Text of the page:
JEFFERSON CITY, Mo. (AP) -- Missouri officials fear the state may be overpaying in-home care providers millions of dollars to help disabled residents bathe, cook, clean and perform other daily activities.
Legislation recently passed by the Senate -- and now pending in the House -- could impose a pair of cost-cutting curbs on the more than 300 businesses and nonprofit organizations that provide in-home services to about 50,000 low-income Missourians.
But some in-home care recipients and their advocates fear the changes will result in fewer services, making it more difficult for them to remain at home and more likely they will need to move into nursing homes.
At issue is the method by which Missouri determines whether residents' income makes them eligible for Medicaid, whether their physical conditions make them eligible for home care and, if so, how many hours of care they should receive.
Missouri has experimented during the past decade with several approaches, including conducting assessments through contracted nurses and state employees. Since July 2007, Missouri has allowed client assessments to be done by the same organizations that ultimately provide the home-care services.
During that time, the number of people receiving home services has risen 15 percent while the annual cost has grown by one-third, according to figures for the Department of Health and Senior Services. At its current pace, the program will cost more than $1 billion annually within seven years, the department estimates.
"Basically, the program is unsustainable the way it is," said department spokesman Kit Wagar, who describes the current system as an "inherent conflict" of interest.
Legislation that passed the Senate 27-7 last week would allow the department to seek bids for an independent entity to conduct the needs assessments. It also would require all in-home care employees to eventually use a telephone-based time clock to record the hours they work.
Both provisions are based on an assumption that Missouri currently is paying too much for in-home services because providers -- either intentionally or unintentionally -- inflate the hours of personal care necessary for their clients.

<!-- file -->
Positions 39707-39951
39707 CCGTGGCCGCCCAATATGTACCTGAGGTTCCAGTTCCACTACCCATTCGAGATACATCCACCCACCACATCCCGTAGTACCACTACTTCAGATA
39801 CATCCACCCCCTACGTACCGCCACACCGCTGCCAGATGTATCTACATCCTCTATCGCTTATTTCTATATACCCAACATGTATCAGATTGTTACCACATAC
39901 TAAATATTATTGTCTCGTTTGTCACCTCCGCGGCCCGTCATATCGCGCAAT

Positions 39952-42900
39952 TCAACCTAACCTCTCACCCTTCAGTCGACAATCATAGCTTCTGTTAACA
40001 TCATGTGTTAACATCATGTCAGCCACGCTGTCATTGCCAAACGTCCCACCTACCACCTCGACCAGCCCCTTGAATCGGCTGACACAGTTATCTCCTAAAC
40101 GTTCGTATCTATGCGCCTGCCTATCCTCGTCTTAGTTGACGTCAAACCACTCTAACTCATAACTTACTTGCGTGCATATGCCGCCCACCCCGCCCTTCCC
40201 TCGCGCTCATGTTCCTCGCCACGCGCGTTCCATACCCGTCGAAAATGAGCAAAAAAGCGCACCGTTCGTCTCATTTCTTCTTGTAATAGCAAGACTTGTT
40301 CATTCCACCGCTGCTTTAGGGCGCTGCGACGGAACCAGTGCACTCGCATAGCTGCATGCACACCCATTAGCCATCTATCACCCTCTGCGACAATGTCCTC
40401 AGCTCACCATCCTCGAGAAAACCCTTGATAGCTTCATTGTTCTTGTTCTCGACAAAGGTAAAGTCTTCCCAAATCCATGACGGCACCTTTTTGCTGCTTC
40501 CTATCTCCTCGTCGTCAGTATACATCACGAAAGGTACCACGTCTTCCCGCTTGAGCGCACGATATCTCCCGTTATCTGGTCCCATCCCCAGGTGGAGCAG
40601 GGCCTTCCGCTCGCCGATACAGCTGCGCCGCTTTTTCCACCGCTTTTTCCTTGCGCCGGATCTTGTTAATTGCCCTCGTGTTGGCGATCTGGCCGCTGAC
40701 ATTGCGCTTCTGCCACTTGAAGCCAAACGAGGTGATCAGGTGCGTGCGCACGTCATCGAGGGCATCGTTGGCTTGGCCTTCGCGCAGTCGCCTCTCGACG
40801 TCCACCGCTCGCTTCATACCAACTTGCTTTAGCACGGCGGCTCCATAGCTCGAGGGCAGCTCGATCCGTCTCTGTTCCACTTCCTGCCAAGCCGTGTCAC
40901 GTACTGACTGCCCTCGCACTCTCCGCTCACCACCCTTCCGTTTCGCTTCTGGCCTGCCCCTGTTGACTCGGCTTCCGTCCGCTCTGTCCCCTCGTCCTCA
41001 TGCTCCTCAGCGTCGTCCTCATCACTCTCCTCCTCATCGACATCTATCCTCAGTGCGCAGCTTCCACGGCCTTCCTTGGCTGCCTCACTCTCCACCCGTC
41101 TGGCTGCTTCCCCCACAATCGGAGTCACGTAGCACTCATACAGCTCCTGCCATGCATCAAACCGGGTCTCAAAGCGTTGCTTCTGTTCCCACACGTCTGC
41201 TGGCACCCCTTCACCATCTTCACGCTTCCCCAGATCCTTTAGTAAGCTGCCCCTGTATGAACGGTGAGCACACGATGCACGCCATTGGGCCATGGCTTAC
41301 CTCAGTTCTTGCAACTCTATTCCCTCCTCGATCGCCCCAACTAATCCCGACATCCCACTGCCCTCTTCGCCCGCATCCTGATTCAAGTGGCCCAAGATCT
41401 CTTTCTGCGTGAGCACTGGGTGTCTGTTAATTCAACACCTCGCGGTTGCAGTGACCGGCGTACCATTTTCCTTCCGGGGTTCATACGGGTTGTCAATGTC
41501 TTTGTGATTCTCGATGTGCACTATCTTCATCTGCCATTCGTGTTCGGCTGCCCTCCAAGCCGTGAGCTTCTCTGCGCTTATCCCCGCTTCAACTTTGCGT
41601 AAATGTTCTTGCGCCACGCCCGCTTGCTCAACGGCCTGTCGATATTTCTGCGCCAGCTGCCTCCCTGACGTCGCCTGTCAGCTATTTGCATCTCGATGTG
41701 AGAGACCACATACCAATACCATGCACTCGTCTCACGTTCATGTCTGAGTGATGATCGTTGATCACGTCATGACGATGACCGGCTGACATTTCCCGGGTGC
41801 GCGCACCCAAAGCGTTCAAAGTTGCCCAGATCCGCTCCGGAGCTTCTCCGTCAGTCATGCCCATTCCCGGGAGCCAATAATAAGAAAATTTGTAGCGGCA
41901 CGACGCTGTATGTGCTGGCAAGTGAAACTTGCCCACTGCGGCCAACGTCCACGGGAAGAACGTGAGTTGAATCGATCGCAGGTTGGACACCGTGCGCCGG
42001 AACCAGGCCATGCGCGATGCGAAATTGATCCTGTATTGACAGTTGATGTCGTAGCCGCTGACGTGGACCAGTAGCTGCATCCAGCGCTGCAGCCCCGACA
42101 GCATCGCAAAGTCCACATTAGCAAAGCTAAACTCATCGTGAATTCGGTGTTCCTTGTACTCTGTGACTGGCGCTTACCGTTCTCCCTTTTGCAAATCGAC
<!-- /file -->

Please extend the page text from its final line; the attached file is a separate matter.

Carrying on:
To the contrary, some residents say they already need more hours of care than they are approved to receive from the state.
Janet Wilson, 63, of St. Joseph, uses a walker and an oxygen system to cope with a variety of disabilities. Wilson said she is authorized to receive four hours a day of paid care to help her bathe, do laundry, clean her home, cook and transport her to doctor's appointments.
"But it's not really enough to do what has to be done," Wilson said. So "our attendants give us more time than what they're allowed" -- often voluntarily staying for an extra hour or more.
A recent analysis by The Lewin Group, based in Falls Church, Va., estimated Missouri could save 5 percent of its Medicaid costs for in-home care services by requiring workers to log their hours electronically over an automated telephone system. That could amount to $25 million of savings in state and federal funds, according to a Missouri legislative research office.
The Lewin Group estimated Missouri could save $3.4 million annually by using a neutral entity to assess people's need for in-home care services. It predicted the change "would modestly increase future denial rates."
But the Missouri Home Care Union, which represents many in-home care workers, estimates it would cost the state $2 million a year to contract with a company for the assessments.
"In terms of state financial responsibility, it's irresponsible," said union spokesman Joe Lawrence. "In terms of the assistance thousands of Missourians need to live a life of some dignity, it gets wiped out, and they are in danger of being placed in nursing facilities."
The Department of Health and Senior Services currently reviews the needs assessments conducted by in-home care providers for their clients. A sampling of several hundred assessments last fall found they were more than twice as likely to overstate the clients' needs than to understate the hours of care necessary, the department said.
If department staff would have simply accepted the assessments performed by providers, Missouri would have paid an additional $8.5 million to $15.1 million a year, the department said.
(Copyright 2010 by The Associated Press. All Rights Reserved.)